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21.11.2007 Business & Finance

Banks Fight Recapitalisation

By Daily Guide
Banks Fight Recapitalisation
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Moves to increase the minimum capital for universal banks could be in jeopardy as members of the Association of Indigenous Banks in the country have teamed up against the Bank of Ghana.

The association, spearheaded by the Agricultural Development Bank (ADB) and the National Investment Bank (NIB), has written a letter to the Central Bank protesting against the decision, saying it could cause problems for the banking sector when it is implemented.

The regulator of the banking industry is proposing between ¢500-600 billion (GH¢50-60) million increment in the minimum capital requirement of banks from the current ¢70 billion (GH¢7.0 million).

The mechanism, which is set to take place by the middle of next year, requires banks and deposit-taking non-bank financial institutions to submit capitalization plans by the end of June 2008.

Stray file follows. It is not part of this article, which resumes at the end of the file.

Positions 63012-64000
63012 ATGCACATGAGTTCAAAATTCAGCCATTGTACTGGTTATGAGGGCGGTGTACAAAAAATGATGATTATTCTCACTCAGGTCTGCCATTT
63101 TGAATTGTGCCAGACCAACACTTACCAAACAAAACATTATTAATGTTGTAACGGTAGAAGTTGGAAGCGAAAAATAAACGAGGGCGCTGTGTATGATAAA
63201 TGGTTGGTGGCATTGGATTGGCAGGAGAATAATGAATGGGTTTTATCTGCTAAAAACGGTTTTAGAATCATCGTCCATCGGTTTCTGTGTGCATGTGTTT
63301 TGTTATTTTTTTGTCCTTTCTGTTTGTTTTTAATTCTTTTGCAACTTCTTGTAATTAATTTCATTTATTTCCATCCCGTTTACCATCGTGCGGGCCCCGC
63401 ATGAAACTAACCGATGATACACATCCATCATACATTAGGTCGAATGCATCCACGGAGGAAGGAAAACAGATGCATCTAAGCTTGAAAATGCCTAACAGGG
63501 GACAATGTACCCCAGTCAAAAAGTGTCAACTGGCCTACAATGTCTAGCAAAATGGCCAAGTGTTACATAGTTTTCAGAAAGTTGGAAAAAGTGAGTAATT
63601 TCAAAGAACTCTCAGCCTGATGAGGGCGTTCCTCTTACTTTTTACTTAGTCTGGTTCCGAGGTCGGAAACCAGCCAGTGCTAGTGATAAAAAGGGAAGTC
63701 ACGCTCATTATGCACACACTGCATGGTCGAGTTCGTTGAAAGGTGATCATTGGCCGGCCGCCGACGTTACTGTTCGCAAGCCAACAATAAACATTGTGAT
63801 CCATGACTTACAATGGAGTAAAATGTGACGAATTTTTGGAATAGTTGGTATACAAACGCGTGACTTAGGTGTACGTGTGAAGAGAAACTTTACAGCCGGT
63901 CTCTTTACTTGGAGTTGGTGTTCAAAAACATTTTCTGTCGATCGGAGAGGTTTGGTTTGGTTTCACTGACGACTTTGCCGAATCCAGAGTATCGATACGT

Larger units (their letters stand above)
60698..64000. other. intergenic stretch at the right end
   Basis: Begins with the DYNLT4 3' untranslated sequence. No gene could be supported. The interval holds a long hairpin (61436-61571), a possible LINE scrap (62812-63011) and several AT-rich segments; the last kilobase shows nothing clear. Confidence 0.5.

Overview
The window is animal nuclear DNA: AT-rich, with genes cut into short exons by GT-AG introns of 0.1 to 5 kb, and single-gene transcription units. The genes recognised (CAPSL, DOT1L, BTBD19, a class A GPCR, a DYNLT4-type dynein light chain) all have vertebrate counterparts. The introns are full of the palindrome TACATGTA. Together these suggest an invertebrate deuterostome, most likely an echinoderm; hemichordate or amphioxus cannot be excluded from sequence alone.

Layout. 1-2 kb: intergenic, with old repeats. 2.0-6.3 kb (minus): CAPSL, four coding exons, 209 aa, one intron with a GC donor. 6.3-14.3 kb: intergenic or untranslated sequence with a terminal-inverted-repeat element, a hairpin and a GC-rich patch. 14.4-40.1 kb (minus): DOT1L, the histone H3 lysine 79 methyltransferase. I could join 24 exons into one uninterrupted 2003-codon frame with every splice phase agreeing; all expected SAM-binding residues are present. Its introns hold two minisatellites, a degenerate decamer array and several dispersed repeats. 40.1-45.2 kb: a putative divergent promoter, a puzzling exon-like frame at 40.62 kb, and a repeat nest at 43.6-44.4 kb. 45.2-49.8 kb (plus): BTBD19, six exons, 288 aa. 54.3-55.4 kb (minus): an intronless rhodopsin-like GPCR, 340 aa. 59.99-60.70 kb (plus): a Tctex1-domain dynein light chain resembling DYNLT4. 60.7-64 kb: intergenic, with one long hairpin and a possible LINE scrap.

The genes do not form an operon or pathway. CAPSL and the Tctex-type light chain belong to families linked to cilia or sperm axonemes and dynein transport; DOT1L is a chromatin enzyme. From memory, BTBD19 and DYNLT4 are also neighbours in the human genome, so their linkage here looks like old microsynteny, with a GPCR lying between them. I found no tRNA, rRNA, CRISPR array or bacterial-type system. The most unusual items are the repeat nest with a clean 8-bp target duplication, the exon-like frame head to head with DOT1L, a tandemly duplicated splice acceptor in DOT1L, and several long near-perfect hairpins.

However, the association which includes CAL Bank, First Atlantic Merchant, Unibank, HFC and Prudential Bank says the decision is too harsh and could reduce the already small banking population in the country.

Currently, only 10 per cent of Ghanaians are into saving with the banks and the association believes the lower sectors of the economy could be cut off from the prestige banking that the new regulation would bring.

The letter is also proposing a spread of the recapitalization process to over seven years.

The association says the Bank of Ghana should mandate banks to recapitalize up to $20 million in the next three years, making it seven years in all.

This, they believe, will save the situation and take nothing from moves to strengthen the financial sector and make it competitive on the international scene.

It will be recalled that some players in the industry such as Isaac Owusu-Hemeng, Managing Director of Trust Bank, Ghana Limited and Andy Ojir, Chief Executive Officer of Zenith in an interview with CITY &BUSINESS GUIDE commended the Bank of Ghana for taking a cue from developments in the global economy, adding that it will enhance operational efficiencies of the banks as well as drive the implementation of new information and communication technology (ICT) driven projects such as more deployment of automated teller machines (ATMs).

By Charles Nixon Yeboah

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